- Deferment allows you to stop making payments on both principal and interest for a number of specific reasons. The government may subsidize your interest while in deferment.
Check with your lender to see if these options are available to you, and what the circumstances must be to qualify.
Quick Tip: Location scout. Geography can play a significant role in determining your total education costs. A single school may have different tuition rates for in-state, out-of-state and international students. Generally speaking, staying in-state is usually the most affordable option—in addition to saving on tuition, you can also sidestep some of the larger expenses associated with studying abroad (like travel costs, meal plans and living in residence). Of course, there are plenty of non-financial incentives for studying abroad, but it’s important to understand just how much the location of your school will affect your bottom line.
5. There’s a difference between refinancing and consolidation
Two options to help you get debt-free faster are consolidation and refinancing.
- Consolidation is the act of combining all of your loans into one payment with an
interest rate that will likely be an average of your existing loans. Consolidation simplifies your payment process, but doesn’t necessarily reduce your debt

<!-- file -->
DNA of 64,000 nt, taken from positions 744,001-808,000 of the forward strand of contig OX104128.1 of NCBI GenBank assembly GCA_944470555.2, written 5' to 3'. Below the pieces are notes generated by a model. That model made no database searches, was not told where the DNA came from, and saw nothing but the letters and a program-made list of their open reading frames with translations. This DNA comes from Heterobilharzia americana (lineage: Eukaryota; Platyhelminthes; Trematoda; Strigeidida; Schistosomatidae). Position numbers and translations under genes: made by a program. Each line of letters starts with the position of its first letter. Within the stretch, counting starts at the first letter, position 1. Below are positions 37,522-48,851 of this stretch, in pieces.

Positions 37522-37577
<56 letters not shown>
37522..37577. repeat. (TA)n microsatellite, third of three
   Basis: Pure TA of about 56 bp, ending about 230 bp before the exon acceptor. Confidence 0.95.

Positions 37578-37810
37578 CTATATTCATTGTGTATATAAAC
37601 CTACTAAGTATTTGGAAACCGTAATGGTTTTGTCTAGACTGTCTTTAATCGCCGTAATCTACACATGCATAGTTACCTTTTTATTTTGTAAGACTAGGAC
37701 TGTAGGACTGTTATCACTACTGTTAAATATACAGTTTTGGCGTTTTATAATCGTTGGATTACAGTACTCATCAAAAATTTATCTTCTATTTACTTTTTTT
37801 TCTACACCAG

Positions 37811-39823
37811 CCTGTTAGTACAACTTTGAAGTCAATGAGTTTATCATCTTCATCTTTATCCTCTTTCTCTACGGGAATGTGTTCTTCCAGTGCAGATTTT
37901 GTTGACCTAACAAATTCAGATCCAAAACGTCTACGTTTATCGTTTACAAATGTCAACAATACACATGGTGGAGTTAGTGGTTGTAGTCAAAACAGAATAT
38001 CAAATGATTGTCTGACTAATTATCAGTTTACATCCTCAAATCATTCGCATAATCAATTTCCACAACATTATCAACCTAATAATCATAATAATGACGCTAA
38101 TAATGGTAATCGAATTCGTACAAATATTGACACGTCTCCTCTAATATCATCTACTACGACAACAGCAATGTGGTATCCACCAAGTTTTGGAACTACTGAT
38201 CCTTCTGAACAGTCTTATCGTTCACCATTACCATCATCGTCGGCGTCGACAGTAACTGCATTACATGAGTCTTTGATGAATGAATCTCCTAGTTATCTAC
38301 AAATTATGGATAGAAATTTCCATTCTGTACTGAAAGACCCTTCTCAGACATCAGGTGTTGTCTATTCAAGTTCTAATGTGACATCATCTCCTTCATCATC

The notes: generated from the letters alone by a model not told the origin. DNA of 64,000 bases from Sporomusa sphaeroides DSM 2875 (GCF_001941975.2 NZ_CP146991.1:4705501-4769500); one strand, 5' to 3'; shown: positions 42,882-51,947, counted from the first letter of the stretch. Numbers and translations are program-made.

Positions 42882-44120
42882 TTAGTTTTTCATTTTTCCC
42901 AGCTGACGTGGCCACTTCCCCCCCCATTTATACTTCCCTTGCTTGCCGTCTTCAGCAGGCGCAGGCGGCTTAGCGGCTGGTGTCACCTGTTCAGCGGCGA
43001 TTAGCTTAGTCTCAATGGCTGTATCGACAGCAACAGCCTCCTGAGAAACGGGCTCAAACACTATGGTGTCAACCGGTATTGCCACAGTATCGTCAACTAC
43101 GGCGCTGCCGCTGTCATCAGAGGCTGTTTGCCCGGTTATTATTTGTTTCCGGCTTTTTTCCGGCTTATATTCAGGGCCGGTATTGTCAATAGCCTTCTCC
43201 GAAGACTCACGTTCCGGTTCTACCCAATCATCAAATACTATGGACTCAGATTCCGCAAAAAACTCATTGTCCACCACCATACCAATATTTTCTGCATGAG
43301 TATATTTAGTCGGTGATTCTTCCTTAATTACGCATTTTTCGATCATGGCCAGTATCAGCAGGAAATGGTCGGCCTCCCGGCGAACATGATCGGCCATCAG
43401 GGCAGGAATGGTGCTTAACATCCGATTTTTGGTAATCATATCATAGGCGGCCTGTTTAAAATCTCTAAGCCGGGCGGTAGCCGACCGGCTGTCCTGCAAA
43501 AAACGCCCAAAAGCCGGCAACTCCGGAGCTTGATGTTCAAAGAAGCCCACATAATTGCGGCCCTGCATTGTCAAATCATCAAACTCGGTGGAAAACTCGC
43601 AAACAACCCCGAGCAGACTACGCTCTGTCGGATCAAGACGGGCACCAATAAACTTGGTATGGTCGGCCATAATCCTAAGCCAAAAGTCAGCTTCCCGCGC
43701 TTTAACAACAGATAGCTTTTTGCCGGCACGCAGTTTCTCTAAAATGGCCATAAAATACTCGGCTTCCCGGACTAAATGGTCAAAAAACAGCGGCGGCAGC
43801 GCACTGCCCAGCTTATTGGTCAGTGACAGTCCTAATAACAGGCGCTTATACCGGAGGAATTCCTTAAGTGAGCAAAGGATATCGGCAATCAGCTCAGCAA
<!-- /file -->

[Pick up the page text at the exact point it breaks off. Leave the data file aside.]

- Refinancing uses a new loan (hopefully with a lower interest rate) to pay off your existing debts. You’ll then make a single payment per month towards your new loan. The lower interest rate can help you dig out of debt faster.
You’ll need to do a little research to determine which is best for your particular situation.
Quick Tip: Double down. Some schools offer accelerated programs that enable you to complete a four-year degree in just three years. This is a great option to consider—that’s one less year of tuition to pay!—but bear in mind that you’ll be squeezing more classes into a shorter period of time. The intensive schedule might make it difficult to accommodate a job while you’re in school, for example, so weigh your options carefully before committing to a more ambitious schedule.
Brought to you by It’s a Money Thing
Still unsure about College and prepping for it. We invite you to attend one of our seminars on the topic of College and education. We typically hold a few per year. Visit our calendar for any possible upcoming seminars on this topic.